Enter and welcome Helmut Plunien, and his beautiful new/old estate on the Saar. He comes from a recent background as the administrator of big “noble” estates, first in Würzburg, and more recently closer to his native Saar – in Trier, at the Bischöflichen Weingüter, which us old-timers will remember as one of the venerable Great Names in the Mosel-Saar-Ruwer. Though Plunien didn’t go into detail, I surmise his stint in Trier was frustrating, and I further surmise his efforts to innovate and improve quality at the now-moribund property were resisted. At the same time (and maybe to blow off steam) he founded a tiny estate in Wiltingen, and called it “Vols” after a micro-parcel name in the great Wiltinger Braunfels, better-known before the 1971 wine law wiped it (and far too many other names) off the map. But the real breakthrough came in 2009, when he was able to buy the estate Altenhofen in Ayl.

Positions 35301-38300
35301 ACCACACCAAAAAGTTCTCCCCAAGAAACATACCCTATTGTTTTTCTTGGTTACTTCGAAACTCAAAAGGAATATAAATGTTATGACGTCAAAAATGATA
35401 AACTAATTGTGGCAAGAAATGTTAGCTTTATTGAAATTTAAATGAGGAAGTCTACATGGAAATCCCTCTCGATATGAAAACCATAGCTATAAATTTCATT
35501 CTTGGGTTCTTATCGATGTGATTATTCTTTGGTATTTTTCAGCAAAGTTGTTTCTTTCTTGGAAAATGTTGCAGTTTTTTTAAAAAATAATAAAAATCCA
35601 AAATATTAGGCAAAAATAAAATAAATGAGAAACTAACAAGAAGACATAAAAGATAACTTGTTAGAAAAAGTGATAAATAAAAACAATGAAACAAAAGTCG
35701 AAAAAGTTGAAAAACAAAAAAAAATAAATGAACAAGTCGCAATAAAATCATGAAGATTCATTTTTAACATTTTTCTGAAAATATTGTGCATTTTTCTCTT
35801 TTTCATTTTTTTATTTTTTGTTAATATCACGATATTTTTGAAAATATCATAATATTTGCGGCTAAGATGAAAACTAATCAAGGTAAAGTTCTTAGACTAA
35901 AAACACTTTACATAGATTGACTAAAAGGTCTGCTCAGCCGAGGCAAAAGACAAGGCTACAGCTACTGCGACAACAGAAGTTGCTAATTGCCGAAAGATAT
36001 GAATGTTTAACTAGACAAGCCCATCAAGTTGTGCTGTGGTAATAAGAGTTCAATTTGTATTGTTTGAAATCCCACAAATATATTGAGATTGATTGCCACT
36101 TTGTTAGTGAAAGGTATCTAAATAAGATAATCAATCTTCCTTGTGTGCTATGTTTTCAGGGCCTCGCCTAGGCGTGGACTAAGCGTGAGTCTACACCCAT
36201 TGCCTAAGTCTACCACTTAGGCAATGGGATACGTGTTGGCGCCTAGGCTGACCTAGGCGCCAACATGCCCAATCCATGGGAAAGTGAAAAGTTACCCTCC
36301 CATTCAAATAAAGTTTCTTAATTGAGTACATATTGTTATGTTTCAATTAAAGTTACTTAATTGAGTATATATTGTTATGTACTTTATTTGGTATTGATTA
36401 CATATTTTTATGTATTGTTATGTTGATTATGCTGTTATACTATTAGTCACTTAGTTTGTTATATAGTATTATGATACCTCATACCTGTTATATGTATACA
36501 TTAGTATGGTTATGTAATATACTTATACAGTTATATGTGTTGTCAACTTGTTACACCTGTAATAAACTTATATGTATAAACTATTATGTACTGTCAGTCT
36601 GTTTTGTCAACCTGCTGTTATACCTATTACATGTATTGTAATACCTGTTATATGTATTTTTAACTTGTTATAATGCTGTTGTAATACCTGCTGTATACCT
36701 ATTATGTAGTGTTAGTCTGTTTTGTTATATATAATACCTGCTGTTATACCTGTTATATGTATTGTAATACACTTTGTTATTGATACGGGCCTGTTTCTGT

Though barely known to Americans, this was a “name” among Saar amateurs, both for its superb holdings in the (Ayler) Kupp but also its holdings in the partly abandoned but still fascinating Schonfels. Plunien, a genial and unpretentious guy you like immediately, calls his cellar philosophy “concentrated doing-nothing.” He’d rather not fine or filter and will avoid doing so if at all possible. The wines are spontis, done partly in fuder and partly in steel. In the vineyards he’s close to organic, precluded both by the steepness of the terrain and the helicopter spraying. The estate is “6-something” hectares, with plans to grow “but not beyond ten”. ~Terry Theise